|Type||Domestic enclosure or Henge|
Waulud's Bank is a possible Neolithic henge in Leagrave, Luton dating from 3,000BC.
The Neolithic, the final division of the Stone Age, began about 12,000 years ago when the first development of farming appeared in the Epipalaeolithic Near East, and later in other parts of the world. The division lasted until the transitional period of the Chalcolithic from about 6,500 years ago, marked by the development of metallurgy, leading up to the Bronze Age and Iron Age. In Northern Europe, the Neolithic lasted until about 1700 BC, while in China it extended until 1200 BC. Other parts of the world remained broadly in the Neolithic stage of development, although this term may not be used, until European contact.
There are three related types of Neolithic earthwork that are all sometimes loosely called henges. The essential characteristic of all three is that they feature a ring-shaped bank and ditch, with the ditch inside the bank. Because the internal ditches would have served defensive purposes poorly, henges are not considered to have been defensive constructions. The three henge types are as follows, with the figure in brackets being the approximate diameter of the central flat area:
Leagrave is a former village and now a suburb of Luton in Bedfordshire in the northwest of the town. The area is roughly bounded by Vincent Road, Torquay Drive and High Street to the north, Roman Road and Stoneygate Road to the south, the M1 to the west, and Marsh Road and Leagrave Park to the east.
The Waulud's Bank earthworks are in the North of Luton and are situated on the edge of Leagrave common, with Central Leagrave to the south east and Marsh Farm to the west. The River Lea runs alongside on the western side, its source located within the vicinity of the surrounding marsh. Archaeological excavations in 1953, 1971 and 1982 date the site to around 3000 BC, in the Neolithic period, although there was evidence of earlier mesolithic hunter/fisher activity in the immediate area.The 'D' shape of the earthwork is almost identical to that of Marden in Wiltshire, both sites have a river forming one side, and each produced neolithic grooved-ware pottery. Waulud's Bank lies on a glacial ridge near which runs the prehistoric Icknield Way. Initially it was probably a domestic enclosure used for cattle herding. It has been suggested that it later became a henge monument, although the position of its surrounding ditch outside its timber-faced bank would be unusual. Evidence suggests that the site was briefly re-used in the Iron Age, during the Roman occupation and in medieval times.
The Iron Age is the final epoch of the three-age division of the prehistory and protohistory of humankind. It was preceded by the Stone Age and the Bronze Age. The concept has been mostly applied to Europe and the Ancient Near East, and, by analogy, also to other parts of the Old World.
The enclosure consists of a bank and external ditch of around 7 hectares with a turf-revetted chalk and gravel bank faced by a wooden stockade. No entrances have been identified. Most external features have been destroyed by a 19th-century gravel quarry on the south, and the irresponsible dumping of tons of chalk and top-soil along the eastern side during building construction of Marsh Farm in the 1970s. Geophysical surveys in July 1985 and January 2009 failed to reveal any very positive indications of internal features.
Marsh Farm is a suburb of Luton near to Leagrave and Limbury, mainly of council and social housing. The area is bounded by the edge of Luton to the north, Bramingham Road to the south, Spinney Wood and the path from the wood to the edge of Luton to the west, and Great Bramingham wood to the east.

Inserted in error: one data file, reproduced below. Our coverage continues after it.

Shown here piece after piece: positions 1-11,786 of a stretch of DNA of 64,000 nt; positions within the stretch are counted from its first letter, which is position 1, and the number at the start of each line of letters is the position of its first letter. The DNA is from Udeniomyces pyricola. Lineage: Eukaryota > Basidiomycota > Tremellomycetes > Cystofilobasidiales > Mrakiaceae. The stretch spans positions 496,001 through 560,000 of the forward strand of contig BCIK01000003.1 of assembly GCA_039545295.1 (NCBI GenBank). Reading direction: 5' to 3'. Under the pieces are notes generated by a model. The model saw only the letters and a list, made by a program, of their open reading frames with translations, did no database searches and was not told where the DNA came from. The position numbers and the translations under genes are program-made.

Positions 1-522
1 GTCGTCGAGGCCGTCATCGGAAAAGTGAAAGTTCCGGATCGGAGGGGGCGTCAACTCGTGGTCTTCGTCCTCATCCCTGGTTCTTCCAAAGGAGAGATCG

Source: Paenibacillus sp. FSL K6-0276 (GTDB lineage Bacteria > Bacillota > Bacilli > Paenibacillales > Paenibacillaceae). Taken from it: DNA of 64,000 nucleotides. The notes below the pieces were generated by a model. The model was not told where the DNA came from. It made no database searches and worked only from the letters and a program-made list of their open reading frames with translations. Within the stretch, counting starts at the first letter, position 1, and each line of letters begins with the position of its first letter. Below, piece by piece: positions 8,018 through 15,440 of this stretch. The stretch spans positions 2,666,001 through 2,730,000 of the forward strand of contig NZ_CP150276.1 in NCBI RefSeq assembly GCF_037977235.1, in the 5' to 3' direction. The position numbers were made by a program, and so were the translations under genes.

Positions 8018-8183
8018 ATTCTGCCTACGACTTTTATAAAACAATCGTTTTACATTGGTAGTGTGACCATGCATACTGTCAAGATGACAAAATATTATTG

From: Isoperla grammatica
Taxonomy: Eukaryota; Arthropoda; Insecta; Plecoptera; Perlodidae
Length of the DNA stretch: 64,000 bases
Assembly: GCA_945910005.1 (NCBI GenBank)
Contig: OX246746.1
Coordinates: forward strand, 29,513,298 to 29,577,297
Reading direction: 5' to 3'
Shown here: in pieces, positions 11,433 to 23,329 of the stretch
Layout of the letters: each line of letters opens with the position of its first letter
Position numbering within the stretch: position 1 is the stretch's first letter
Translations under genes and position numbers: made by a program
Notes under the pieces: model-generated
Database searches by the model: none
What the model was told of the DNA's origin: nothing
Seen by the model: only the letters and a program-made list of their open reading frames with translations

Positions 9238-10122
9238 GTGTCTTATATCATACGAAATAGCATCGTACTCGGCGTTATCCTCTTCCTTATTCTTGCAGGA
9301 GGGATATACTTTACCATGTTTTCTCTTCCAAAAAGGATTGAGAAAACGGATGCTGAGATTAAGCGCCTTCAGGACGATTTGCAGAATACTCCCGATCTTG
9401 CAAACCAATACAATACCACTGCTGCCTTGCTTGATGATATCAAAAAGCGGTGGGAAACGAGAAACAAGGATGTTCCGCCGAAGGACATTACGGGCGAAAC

The bank still stands 2.6 m high in places and on the north side the excavated ditch was 9.2 m wide and 2.1 m deep. Finds included neolithic pottery, animal bones and flint arrow heads (some are on display at Stockwood Heritage Centre,Luton Museum).
Pottery is the process of forming vessels and other objects with clay and other ceramic materials, which are fired to give them a hard, durable form. Major types include earthenware, stoneware and porcelain. The place where such wares are made by a potter is also called a pottery. The definition of pottery used by the American Society for Testing and Materials (ASTM), is "all fired ceramic wares that contain clay when formed, except technical, structural, and refractory products." In archaeology, especially of ancient and prehistoric periods, "pottery" often means vessels only, and figures etc. of the same material are called "terracottas". Clay as a part of the materials used is required by some definitions of pottery, but this is dubious.
The building at the edge of Waulud's Bank was a one time farmhouse called Marsh Farm House, the occupants of which owned the area that later became Marsh Farm.
The source of the River Lea is known as the 'Five-Springs' and lies in the north-west corner of Wauluds Bank. According to legend, the Celtic god Lug (or Lud or Lyg) presided over the springs.
The River Lea originates in the Chiltern Hills, England, and flows southeast through east London where it meets the River Thames, the last looping section being known as Bow Creek. It is one of the largest rivers in London and the easternmost major tributary of the Thames. Its valley creates a long chain of marshy ground along its lower length, much of which has been used for gravel and mineral extraction, reservoirs and industry. Much of the river has been canalised to provide a navigable route for boats into eastern Hertfordshire, known as the Lee Navigation. While the lower Lea remains somewhat polluted, its upper stretch and tributaries, classified as chalk streams, are a major source of drinking water for London. A diversion known as the New River, opened in 1613, abstracts clean water away from the lower stretch of the river for drinking. Its origins in the Chilterns contribute to the extreme hardness of London tap water.